Mazo de la Roche, the Canadian creator of the sixteen novels about the Whiteoaks of Jalna, was once an immensely popular writer. After her death in 1961, her publishers estimated that nine million copies of her works had sold world-wide, and the Pan paperback editions by 1964 had sold two million copies. Her novels are now little read, but from 1927 to 1960, the years she published her popular series, her readers included Queen Mary and Princess (now Queen) Elizabeth and millions of commoners. Although the Jalna novels (especially the later ones) [End Page 264] were generally scorned by the critics, fans were intrigued by the Whiteoak family: "Brothers seducing each other's wives in the early volumes," as Giver notes, "gave way to incest, sadism, and demonic possession. Mazo's publishers had problems with her disregard for the incest taboo: half-siblings, for instance, fell in love with each other and decided to live together in defiance of social convention and family disapproval. Jalna fans . . . wrote to Mazo and her publishers protesting the laws and suggesting that they be changed."
Who was this writer who came to overnight fame in 1927 with the publication of the first Jalna novel? In a masterful biography, Joan Givner has given us glimpses of the outer and inner lives of Mazo Roche, her tempestuous creative world, and her relationships with her cousin Caroline Clement—her life companion—and her two adopted children.
Central to understanding de la Roche (she gave herself an aristocratic background and name) and her fiction is the play and Caroline Clement. In her autobiography, de la Roche revealed the beginning of the secret world when Mazo and Caroline were children: "'It was a dream,' I said. 'First it was a dream—then I played it—all by myself. I play it every day. But now you [Caroline] are here, I'll tell you and we'll play it together.'"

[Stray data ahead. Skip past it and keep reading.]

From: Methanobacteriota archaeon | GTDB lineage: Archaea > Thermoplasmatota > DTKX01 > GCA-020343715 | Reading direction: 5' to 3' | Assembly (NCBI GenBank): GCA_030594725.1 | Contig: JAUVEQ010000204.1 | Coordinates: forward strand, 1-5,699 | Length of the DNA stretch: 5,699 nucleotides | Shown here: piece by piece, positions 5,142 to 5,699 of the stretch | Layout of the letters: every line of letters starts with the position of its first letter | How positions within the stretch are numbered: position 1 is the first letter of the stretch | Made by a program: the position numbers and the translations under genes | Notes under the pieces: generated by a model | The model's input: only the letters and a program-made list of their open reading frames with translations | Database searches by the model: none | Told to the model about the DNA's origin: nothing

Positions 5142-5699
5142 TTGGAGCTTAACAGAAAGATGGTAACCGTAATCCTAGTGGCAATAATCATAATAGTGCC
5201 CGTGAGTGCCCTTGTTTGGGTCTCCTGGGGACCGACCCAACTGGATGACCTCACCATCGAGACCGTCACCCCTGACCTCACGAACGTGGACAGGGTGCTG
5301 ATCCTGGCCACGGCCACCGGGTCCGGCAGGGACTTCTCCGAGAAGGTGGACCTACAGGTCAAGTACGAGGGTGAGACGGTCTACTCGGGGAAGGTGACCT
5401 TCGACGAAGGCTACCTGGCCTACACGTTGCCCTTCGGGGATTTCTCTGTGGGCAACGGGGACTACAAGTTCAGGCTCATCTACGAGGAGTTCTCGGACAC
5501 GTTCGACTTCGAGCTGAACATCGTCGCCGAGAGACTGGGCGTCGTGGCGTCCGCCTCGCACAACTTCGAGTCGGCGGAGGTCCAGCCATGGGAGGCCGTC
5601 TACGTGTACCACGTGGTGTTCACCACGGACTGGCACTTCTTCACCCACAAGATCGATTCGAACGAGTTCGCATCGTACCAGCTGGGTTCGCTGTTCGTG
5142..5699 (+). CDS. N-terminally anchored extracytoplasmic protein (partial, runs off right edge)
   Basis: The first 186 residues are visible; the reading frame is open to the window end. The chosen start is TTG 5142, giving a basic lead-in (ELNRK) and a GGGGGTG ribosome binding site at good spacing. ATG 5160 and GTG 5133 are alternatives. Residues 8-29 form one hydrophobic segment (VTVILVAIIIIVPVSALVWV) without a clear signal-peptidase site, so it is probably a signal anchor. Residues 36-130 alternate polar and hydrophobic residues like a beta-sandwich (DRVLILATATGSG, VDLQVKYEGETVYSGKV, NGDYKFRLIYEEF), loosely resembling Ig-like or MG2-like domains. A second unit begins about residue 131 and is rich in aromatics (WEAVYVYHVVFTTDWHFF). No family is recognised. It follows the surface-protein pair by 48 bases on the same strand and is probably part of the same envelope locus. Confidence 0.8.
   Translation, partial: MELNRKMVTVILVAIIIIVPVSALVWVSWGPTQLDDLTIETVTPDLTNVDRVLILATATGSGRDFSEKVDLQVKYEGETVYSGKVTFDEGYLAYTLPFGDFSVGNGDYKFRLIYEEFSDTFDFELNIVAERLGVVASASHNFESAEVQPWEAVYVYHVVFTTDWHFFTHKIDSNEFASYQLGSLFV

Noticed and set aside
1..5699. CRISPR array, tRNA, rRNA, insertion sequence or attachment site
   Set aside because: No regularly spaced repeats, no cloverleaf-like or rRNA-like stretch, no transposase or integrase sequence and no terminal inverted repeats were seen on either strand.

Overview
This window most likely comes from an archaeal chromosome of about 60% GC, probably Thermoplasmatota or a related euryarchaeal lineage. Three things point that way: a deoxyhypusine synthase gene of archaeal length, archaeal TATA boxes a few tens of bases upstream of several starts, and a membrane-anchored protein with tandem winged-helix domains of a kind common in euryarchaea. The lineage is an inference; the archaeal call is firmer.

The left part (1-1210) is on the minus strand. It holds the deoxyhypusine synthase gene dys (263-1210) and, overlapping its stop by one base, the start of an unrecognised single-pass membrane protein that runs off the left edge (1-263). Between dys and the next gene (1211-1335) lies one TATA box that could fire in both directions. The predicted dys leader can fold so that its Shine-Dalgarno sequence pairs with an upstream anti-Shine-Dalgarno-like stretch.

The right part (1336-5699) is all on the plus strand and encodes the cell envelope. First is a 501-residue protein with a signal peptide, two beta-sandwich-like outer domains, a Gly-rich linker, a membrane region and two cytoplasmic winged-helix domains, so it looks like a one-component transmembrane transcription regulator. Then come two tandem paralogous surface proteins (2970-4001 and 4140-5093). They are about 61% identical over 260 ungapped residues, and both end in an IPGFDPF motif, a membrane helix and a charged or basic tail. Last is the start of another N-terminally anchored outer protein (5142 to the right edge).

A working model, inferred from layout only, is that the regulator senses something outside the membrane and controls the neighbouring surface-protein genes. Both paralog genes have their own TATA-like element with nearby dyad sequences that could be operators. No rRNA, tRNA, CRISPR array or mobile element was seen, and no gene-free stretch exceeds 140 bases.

And they did. They created secret plays together—plays with large casts of characters—until their middle age at least, perhaps until Mazo died. de la Roche's fiction flows from the Play, with its Brontë-like realistic-Gothic overtones, filled with the innocence and perversity of adolescent dreams. Her tormented inner world, expressed in the Play and finally in her fiction, appealed to readers who bonded with the Whiteoaks and their eroticism.
Givner brings us into the private world of de la Roche, a life of forbidden desires, a life with some superficial similarities to that of Gertrude Stein and Alice B. Toklas. Givner had Ronald Hambleton's factual Mazo de la Roche of Jalna to build on, but Givner, while not ignoring the outer world of de la Roche, is more interested in the inner world and its connection with the fiction that cascaded from it. Givner shows us how to read the plots of Mazo, finding meaning, as Elaine Showalter has said, "in what has previously been empty space."
Givner gives distinctive and distinguished readings of de al Roche's early writings, the short stories, the nonfiction, and the Jalna series. Her psychological probings are sophisticated, provocative, and convincing, showing us important ways to uncover the buried lives and the art of male and female writers too often ignored. [End Page 265]